Disclaimer: I received this book as a Goodreads giveaway on the premise that I would review it.
When I was young, I wanted to be an astronaut. It sound...moreDisclaimer: I received this book as a Goodreads giveaway on the premise that I would review it.
When I was young, I wanted to be an astronaut. It sounded like the best job in the universe. I dreamed of flight, of going into space, exploring new worlds. I still have my astronaut curtains up in my bedroom. But it was not to be. By the time I hit puberty, it was clear that my poor vision would prevent me from being a pilot. Once the Space Shuttles came along and started accepting astronauts that weren’t pilots,, my life had gone down other paths. I may never get to space.
And that’s why I was so pleased to receive this book to review. it’s a bit over-sized, somewhere between standard and coffee-table. As the subtitle indicates, it’s a series of articles about various items in the collection of the National Air and Space Museum, mostly written by Smithsonian curators, and arranged in chronological order. They range from Friendship 7, which carried John Glenn around the world in orbit, to (pieces of) the Hubble Telescope, launched in 1990.
The book is profusely illustrated, and has a lot of sidebar articles that explain topics related to the objects in question. For example, an explanation of why Neil Armstrong’s spacesuit is not currently on display. (Turns out some of the fabrics and materials have long term interactions that are harmful to each other.)
The language is formal, and younger readers may struggle with some of the vocabulary, but anyone who’s followed the space program over the years should have no difficulty. There’s an extensive bibliography, and an index.
I would recommend this as a gift for anyone junior high school and up who has an interest in the space program or related sciences. I do have to warn that this book made me a little sad. Why haven’t we gone back to the moon yet? When will we finally get to Mars?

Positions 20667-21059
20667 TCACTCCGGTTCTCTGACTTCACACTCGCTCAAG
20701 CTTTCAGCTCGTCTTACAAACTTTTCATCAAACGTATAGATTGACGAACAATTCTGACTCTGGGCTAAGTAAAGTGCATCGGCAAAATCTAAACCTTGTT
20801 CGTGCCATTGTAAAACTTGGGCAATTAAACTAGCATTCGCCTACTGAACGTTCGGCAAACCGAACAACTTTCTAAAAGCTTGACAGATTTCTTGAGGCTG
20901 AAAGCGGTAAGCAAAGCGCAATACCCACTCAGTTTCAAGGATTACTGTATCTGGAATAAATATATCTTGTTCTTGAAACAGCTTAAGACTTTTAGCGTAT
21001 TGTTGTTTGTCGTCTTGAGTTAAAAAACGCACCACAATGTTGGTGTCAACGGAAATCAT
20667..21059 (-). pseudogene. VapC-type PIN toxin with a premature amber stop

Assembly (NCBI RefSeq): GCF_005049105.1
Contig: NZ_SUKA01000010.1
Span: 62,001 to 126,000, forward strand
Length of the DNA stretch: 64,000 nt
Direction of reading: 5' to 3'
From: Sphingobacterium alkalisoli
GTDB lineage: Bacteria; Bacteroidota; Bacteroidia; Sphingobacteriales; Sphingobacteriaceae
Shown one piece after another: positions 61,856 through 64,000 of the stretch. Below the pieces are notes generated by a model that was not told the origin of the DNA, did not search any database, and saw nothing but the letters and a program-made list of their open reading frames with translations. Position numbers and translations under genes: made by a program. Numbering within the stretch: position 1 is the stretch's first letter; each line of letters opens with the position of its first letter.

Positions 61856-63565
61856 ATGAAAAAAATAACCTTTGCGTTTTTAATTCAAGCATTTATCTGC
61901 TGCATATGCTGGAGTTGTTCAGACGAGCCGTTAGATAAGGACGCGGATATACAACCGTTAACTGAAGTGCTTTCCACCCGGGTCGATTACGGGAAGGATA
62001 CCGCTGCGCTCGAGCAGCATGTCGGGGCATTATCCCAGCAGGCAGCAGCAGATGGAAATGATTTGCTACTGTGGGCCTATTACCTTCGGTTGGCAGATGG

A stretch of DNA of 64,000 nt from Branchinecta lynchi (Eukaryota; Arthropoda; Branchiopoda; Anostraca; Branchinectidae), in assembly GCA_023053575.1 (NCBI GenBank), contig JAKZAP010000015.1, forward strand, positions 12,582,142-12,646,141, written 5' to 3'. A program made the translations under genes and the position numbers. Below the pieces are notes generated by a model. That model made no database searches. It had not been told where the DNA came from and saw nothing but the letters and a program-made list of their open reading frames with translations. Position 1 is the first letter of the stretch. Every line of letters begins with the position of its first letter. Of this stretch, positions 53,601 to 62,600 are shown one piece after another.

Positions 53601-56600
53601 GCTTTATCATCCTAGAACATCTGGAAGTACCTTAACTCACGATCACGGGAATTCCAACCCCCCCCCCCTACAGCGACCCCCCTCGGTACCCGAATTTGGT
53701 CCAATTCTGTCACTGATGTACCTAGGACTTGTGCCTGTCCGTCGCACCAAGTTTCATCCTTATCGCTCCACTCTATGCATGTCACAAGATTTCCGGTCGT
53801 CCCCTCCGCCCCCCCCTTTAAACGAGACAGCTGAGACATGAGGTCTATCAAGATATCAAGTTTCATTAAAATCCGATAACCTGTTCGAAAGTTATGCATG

Like many a lad, I read this classic adventure story when I was quite young (despite it most assuredly not being a children’s book.) I have long plann...moreLike many a lad, I read this classic adventure story when I was quite young (despite it most assuredly not being a children’s book.) I have long planned to reread it when I had the opportunity, and was fortunate enough to get it for Christmas.
For those who have forgotten the plot, or somehow never got to read the book, the title character, White Fang, is a wolf-dog crossbreed who is born in the wilds of the Yukon Territory. He is captured by native humans and trained as a sled dog, then sold to a cruel white man who uses White Fang in cage fights. Finally White Fang comes into the possession of a kind man who treats him with compassion and retires to California.
This book is based loosely on Mr. London’s own experiences as a sourdough in the Klondike gold rush, and is a mirror to his book Call of the Wild, which is about a dog from California that is shanghaied to the Klondike and eventually goes feral. The story takes its own sweet time getting to White Fang. The opening paragraphs begin with spruce trees and ice in the Wild, then introduce dogs, then the sled they are pulling, and only then the humans who own the sled.
These humans are fleeing a starving wolf pack, and they don’t all make it out alive. We then follow the wolves for a while as their party dwindles. Finally two are left, and they spawn a cub who is named White Fang a couple of chapters later.